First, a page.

It's her again, the Chapin bathroom girl with the thigh socks—Luna—but this time, instead of staring at me with Fourth of July–seaside-barbecue, serape-blanket expectation, she's seething. Her brown eyes are muddy, her glasses fogged up with tears.

So he broke up with her.

Tripp and I sit next to each other during the meeting, which is moderated by a blue-haired senior with rainbow feathers dangling from her ears and her shorter, Justin Bieber–lesbian roommate. They want us to make T-shirts about sexual assault, which they will use for a protest art exhibition on the Quad, with all the T-shirts arranged in a big circle. But they want us to turn the shirts inside out during the day, so as not to trigger anyone.

They're just about to discuss the budget when heavy feet in sneakers crash down the stairs.

It's a petite girl, and she's halfway between sobbing and cackling. She reaches the last step, careens out of the shadows, and turns to the messy rectangular assortment of tables and chairs, student limbs sprawled everywhere. But her eyes, red and shot with veins, aren't looking at the confused congregation—she's staring up at the high fluorescence of the ceiling, as if she's been blinded.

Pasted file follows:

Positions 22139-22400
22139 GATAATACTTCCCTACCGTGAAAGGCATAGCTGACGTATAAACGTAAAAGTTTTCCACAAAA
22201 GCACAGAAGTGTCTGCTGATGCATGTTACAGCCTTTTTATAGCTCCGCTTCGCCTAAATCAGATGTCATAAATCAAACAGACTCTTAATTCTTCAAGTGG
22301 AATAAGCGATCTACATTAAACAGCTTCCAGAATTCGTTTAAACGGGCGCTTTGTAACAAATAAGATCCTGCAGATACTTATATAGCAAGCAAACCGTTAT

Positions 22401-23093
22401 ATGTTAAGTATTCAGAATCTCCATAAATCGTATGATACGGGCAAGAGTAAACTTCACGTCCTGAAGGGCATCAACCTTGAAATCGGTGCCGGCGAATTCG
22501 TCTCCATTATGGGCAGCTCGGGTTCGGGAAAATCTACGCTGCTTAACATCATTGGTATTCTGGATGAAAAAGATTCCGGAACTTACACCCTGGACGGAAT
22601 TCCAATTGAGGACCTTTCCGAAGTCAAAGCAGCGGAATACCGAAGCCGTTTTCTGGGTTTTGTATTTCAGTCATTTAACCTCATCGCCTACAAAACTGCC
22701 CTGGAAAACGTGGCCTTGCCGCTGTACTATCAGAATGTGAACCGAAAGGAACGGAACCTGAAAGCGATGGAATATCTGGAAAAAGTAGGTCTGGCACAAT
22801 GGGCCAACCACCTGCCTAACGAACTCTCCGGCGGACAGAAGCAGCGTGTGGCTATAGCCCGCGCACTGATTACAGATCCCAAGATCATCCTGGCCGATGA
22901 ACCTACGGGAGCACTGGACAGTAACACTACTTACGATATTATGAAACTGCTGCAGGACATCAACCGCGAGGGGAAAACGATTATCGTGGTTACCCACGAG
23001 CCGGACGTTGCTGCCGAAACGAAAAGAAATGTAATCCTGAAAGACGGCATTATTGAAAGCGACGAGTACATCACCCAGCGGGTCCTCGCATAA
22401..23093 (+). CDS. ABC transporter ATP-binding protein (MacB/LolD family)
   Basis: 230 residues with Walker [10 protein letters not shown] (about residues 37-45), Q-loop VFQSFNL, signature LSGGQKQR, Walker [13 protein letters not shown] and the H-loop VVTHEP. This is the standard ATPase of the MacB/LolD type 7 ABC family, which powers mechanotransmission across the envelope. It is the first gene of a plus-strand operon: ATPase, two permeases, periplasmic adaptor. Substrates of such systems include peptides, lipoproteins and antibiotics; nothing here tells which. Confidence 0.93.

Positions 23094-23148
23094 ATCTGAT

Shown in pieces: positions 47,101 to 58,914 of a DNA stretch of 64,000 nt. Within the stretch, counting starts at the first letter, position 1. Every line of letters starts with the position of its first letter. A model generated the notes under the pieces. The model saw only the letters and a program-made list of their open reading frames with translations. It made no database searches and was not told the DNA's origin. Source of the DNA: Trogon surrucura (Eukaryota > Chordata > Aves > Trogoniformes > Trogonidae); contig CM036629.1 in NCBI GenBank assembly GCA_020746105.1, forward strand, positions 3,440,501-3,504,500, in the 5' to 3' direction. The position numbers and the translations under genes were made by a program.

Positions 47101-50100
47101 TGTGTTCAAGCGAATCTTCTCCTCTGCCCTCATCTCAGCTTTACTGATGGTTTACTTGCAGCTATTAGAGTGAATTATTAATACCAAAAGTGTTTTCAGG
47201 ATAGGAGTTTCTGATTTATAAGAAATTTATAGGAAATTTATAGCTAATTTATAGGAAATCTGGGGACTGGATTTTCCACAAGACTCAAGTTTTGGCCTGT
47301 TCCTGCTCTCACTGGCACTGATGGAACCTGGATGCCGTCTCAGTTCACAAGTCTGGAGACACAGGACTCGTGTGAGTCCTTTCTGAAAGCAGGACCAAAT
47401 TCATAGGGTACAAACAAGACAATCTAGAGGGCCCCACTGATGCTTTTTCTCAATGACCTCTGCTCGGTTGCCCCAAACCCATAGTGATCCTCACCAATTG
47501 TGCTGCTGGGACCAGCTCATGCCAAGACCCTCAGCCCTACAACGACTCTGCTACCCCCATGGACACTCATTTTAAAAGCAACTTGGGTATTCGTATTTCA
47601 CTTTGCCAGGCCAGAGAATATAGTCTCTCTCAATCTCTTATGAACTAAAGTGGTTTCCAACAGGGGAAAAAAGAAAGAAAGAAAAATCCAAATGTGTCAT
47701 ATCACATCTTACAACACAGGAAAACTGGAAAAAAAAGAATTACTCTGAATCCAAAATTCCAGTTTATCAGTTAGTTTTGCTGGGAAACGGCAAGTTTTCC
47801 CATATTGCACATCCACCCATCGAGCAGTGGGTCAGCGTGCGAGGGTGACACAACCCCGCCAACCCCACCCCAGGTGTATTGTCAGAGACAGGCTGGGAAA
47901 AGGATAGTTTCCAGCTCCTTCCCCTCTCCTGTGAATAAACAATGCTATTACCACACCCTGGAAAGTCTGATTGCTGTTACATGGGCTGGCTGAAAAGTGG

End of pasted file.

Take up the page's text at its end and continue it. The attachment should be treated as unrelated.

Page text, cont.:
The girl grips her middle and chokes back a sob. She's swaddled in athletic gear, running shorts and an Amherst sweatshirt, blue k-tape wrapped in a thick layer around her knee, but she's frail, with small wasted muscles and ankles so delicate they look ready to snap at a vigorous gust of wind. She is barefoot (there's a tattoo clenching her ankle, the red string of fate). Her hair is wet, her face pocked with acne.

She reaches into the fleece pocket of her hoodie and removes a long plastic object that I realize too late is a vibrator.

The girl cries out and flings the vibrator at the group, knocking over the slim white vase holding a sprig of white daisies, just as more feet pound down the stairs: Campus Police, mumbling into radios, followed by a pair of paramedics bearing a slim white stretcher.